James II of England and VII of Scotland. His short reign, which followed that of Charles II, lasted from 1685 to 1688 when he fled to France following the Glorious Revolution. See note for p. 51.
These place names are probably Hogg’s own invention.
Privy councillors advise the head of state – usually the monarch – on the exercise of executive authority.
Precognitions entail the examination of witnesses prior to a trial in order to establish a legal basis for the prosecution.
The experiences Robert describes are strongly reminiscent of what would now be called dissociative identity disorder. This term, which has replaced multiple personality disorder in medical diagnoses, describes a condition in which a person has more than one personality state. These different personalities, which take it in turns to assert control over the individual, are quite distinct from each other: they have different names, memories, self-images and sometimes ages, genders, races and sexual orientations. Switches between personalities are often triggered by stressful events. DID sufferers usually have a main personality referred to as the ‘host’; whilst other identities are in control, the host will not have any awareness of themselves and for this reason patients experience long periods of amnesia. Recognition between personalities varies from patient to patient.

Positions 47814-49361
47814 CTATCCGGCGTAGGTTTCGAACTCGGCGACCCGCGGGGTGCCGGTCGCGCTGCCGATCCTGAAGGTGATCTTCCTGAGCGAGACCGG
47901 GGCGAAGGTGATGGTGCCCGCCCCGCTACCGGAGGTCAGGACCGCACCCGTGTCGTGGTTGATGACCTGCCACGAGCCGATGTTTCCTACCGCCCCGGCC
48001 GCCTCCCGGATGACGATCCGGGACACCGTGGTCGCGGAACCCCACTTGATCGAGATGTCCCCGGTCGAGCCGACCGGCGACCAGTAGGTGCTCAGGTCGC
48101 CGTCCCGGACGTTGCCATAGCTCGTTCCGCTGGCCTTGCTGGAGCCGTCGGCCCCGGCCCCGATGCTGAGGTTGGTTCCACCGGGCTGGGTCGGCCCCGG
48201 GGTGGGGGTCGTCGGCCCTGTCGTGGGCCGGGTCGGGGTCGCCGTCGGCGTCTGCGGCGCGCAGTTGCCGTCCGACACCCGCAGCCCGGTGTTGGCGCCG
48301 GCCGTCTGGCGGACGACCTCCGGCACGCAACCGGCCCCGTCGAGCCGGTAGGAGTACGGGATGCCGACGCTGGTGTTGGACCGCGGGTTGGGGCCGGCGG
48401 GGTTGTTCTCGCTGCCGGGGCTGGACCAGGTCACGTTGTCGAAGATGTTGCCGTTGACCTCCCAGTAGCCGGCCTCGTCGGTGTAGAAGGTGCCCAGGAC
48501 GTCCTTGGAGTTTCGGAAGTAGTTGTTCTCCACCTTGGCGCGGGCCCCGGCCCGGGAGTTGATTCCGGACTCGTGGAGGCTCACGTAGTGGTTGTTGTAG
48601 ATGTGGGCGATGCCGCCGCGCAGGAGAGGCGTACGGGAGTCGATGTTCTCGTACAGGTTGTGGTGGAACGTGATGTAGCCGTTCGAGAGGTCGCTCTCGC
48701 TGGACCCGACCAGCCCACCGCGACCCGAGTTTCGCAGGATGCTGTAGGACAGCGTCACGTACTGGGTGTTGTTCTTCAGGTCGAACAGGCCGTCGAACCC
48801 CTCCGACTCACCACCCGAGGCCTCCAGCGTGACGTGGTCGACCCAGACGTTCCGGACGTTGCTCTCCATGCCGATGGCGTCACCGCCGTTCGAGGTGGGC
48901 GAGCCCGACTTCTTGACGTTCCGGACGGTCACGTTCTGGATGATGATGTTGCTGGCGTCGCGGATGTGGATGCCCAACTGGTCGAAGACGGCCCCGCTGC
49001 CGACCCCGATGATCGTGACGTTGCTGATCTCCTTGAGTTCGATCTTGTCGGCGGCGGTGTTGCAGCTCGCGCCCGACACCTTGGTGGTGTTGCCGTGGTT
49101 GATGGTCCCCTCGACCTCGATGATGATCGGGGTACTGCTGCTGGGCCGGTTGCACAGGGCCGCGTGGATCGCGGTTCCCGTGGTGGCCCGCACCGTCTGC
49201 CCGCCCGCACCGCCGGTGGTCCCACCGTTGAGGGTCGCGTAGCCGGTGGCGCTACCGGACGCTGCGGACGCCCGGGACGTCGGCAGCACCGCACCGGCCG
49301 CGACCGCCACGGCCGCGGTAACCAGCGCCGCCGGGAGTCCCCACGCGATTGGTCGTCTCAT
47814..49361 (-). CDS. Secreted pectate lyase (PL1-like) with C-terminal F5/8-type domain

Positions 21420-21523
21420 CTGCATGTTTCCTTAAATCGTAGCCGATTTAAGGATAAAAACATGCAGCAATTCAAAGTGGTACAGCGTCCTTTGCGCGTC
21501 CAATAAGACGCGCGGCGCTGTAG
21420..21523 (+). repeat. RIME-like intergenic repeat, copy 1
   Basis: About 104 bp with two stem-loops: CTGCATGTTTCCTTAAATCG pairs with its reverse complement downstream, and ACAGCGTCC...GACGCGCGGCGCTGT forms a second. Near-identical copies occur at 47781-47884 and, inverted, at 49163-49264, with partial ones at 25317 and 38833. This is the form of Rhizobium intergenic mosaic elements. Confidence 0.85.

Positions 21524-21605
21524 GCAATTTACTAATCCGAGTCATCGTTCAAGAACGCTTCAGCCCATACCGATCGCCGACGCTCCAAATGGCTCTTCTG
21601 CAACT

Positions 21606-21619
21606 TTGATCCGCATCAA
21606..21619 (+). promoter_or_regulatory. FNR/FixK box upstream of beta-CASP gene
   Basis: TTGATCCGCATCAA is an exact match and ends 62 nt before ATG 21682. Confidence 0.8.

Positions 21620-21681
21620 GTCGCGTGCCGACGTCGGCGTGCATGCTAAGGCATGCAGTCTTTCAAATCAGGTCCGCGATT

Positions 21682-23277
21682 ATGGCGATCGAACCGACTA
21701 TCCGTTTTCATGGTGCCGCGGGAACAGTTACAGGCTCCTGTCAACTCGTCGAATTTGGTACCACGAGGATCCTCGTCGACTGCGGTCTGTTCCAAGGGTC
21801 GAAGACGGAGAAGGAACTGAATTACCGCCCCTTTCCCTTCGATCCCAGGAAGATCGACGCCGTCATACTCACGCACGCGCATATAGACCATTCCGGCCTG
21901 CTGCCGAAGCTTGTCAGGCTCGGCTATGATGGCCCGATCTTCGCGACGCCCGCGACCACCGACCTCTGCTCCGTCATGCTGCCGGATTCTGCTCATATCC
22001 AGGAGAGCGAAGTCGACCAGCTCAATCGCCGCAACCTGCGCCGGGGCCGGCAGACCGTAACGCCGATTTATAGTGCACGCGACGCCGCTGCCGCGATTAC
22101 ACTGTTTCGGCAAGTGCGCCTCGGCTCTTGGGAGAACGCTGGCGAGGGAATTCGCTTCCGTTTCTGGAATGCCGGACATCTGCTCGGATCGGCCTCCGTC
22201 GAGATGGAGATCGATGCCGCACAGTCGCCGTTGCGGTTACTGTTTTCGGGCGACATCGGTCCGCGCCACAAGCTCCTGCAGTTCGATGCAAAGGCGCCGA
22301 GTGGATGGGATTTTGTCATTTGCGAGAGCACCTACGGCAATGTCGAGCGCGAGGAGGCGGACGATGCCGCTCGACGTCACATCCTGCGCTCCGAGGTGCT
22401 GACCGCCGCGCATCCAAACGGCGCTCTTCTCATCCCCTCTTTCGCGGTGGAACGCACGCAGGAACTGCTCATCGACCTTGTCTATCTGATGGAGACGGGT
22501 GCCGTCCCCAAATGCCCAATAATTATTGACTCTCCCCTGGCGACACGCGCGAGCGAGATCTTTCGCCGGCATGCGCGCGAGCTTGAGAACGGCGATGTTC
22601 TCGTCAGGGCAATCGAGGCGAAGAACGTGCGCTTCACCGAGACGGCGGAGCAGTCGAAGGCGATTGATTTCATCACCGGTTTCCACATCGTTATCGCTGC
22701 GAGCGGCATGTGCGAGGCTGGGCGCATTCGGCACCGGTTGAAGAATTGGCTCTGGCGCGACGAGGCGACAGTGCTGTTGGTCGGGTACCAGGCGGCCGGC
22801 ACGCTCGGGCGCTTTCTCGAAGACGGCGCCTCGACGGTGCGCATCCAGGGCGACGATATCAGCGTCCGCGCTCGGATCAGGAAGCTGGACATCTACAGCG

Despite the relatively small risk they pose to humans, snakes have long been regarded as an object of fear. The majority of species are non-venomous. Those that don’t simply swallow their prey whole kill it by constriction, wrapping their bodies in tight coils until the animal is asphyxiated. The snake also has biblical connotations: the devil takes on the form of this beast in his temptation of Eve. On this level, he represents a spiritual as much as a physical threat.
Penpont is a small town in Nithsdale, Dumfries and Galloway. Why Robert deems the name so ludicrous is not quite clear.
Having been deprived of his previous post for publically identifying with the rigid codes of the Covenanters, Rev. John MacMillan became minister for the Cameronians from 1706 until 1743, when he founded the Reformed Presbyterian Church. Hogg wrote about Macmillan at greater length in 'The Cameronian Preacher’s Tale' (1828).